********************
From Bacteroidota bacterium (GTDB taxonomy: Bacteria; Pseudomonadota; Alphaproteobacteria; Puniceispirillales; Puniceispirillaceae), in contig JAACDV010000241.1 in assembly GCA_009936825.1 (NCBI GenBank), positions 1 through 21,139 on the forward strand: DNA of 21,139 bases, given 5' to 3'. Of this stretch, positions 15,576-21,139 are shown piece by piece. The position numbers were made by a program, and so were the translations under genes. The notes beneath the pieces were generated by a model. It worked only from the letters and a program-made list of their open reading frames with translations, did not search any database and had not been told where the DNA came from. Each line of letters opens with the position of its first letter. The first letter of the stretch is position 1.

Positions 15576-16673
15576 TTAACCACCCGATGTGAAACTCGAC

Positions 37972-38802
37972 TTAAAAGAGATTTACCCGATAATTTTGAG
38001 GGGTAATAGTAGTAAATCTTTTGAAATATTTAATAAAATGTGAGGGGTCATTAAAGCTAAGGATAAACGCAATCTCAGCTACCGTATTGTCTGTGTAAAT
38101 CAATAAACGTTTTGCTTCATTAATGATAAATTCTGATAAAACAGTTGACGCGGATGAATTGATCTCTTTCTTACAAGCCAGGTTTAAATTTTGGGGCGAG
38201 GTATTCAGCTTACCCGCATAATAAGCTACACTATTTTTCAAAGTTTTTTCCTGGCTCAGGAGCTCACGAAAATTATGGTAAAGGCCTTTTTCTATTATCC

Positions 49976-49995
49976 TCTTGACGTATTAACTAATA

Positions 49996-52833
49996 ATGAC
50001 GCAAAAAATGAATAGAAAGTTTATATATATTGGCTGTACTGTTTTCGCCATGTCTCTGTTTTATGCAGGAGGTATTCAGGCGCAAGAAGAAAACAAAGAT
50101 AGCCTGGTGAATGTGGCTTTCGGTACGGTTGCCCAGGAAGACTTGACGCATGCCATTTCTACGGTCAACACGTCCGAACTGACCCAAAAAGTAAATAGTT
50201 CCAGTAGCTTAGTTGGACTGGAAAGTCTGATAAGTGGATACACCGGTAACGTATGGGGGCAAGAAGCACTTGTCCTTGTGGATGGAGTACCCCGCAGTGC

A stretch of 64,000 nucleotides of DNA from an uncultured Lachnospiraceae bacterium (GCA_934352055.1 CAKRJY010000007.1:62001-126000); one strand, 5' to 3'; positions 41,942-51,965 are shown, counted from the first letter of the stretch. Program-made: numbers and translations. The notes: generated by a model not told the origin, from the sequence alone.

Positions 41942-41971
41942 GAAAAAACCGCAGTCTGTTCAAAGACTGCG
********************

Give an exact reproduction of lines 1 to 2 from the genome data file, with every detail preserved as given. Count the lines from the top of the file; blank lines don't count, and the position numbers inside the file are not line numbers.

From Bacteroidota bacterium (GTDB taxonomy: Bacteria; Pseudomonadota; Alphaproteobacteria; Puniceispirillales; Puniceispirillaceae), in contig JAACDV010000241.1 in assembly GCA_009936825.1 (NCBI GenBank), positions 1 through 21,139 on the forward strand: DNA of 21,139 bases, given 5' to 3'. Of this stretch, positions 15,576-21,139 are shown piece by piece. The position numbers were made by a program, and so were the translations under genes. The notes beneath the pieces were generated by a model. It worked only from the letters and a program-made list of their open reading frames with translations, did not search any database and had not been told where the DNA came from. Each line of letters opens with the position of its first letter. The first letter of the stretch is position 1.

Positions 15576-16673